In 1959 life became somewhat better at home and consumer society started to make its mark. My father bought a Dual pick up and our first record was a highlights of La Bohème (Di Stefano, Callas). Records were still unbelievably expensive in those days. A blue collar worker had to work a whole day to buy a classic LP (nowadays one hour and a half in Flanders) and therefore salvation came with our Mechelen Record Library As a seventeen year old I succeeded in convincing the record librarian in purchasing Bergonzi’s recital and as there was now a small tape recorder at home I lent and recorded anything and everything that was called tenor, soprano, baritone, bass etc. I duly put them on tape at 9.5 centimetres per second but only Carlo Bergonzi and Franco Corelli got the 19 centimetres per second treatment. With Bergonzi I learned the meaning of style, of phrasing, of exuberance when possible and restraint when needed. I asked the library to purchase his complete recordings of Butterfly, Bohème and Aida and only got Verdi’s opera. Friends and colleagues from Antwerp took care of the Puccini recordings and on tape they went. I thus became a real Bergonzisto who couldn’t really understand why not everyone thought him to be a paragon of tenors. In the meantime modern times had arrived to Mechelen as well and in the library they had subscriptions to The Gramophone, Fonoforum (in German), Revue des disques (French) and Luister (Dutch). Articles on the sometimes strange policies of record labels never appeared as those magazines were dependent on their advertising acquirements for survival. I for instance tore every month into the magazines for news on my favourite tenor and almost every month I was disillusioned. Why did Del Monaco got a second Pagliacci and Cavalleria, a Tosca, a Tabarro, an Adriana Lecouvreur ? (Because he was a better seller, not a better singer). And why did those morons at Decca spewed out almost monthly a recital by that dreadful Kenneth McKellar I thought ? I even wrote a letter to The Gramophone to denounce this policy. I got a polite answer and  my letter was never published. In the midsixties things changed for the better. Thanks to RCA which ousted Tucker as he was not much of a household name in Europe and to the German Wirtschaftswunder that made Deutsche Grammophon once more an international label, Bergonzi was able to record some of his best roles. By that time I had even enough money to buy them instead of taping them.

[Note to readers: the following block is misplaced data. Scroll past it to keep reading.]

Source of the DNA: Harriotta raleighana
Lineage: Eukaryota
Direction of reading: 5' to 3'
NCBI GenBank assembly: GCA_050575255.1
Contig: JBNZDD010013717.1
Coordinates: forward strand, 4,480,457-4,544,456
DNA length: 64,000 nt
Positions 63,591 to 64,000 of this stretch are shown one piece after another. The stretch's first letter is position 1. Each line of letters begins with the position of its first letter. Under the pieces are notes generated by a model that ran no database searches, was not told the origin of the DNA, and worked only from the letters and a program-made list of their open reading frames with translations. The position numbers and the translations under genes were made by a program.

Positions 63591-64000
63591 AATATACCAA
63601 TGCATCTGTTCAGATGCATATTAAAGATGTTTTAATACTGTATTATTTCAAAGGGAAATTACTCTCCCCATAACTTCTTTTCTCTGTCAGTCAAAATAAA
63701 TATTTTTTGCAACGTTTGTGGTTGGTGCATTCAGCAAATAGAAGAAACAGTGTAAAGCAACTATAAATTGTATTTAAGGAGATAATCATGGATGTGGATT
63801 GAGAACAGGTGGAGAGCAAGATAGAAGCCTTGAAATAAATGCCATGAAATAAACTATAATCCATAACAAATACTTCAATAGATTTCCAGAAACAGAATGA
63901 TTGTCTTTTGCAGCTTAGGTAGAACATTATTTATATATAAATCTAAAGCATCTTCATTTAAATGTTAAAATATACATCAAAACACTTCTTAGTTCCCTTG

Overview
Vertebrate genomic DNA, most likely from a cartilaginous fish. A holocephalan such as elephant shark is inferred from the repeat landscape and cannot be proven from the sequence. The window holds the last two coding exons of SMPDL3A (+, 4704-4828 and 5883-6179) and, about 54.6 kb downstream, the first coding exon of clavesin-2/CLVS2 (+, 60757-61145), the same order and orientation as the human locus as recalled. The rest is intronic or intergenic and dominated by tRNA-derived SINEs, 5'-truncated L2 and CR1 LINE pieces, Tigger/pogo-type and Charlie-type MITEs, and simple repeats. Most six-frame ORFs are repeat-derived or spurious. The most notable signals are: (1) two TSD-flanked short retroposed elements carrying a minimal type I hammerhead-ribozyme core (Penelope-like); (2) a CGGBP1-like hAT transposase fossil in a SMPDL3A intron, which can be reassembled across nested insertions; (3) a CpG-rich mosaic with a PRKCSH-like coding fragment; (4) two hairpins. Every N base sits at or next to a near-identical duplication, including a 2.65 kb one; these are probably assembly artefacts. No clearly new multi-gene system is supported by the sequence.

bergonzi4 bergozni5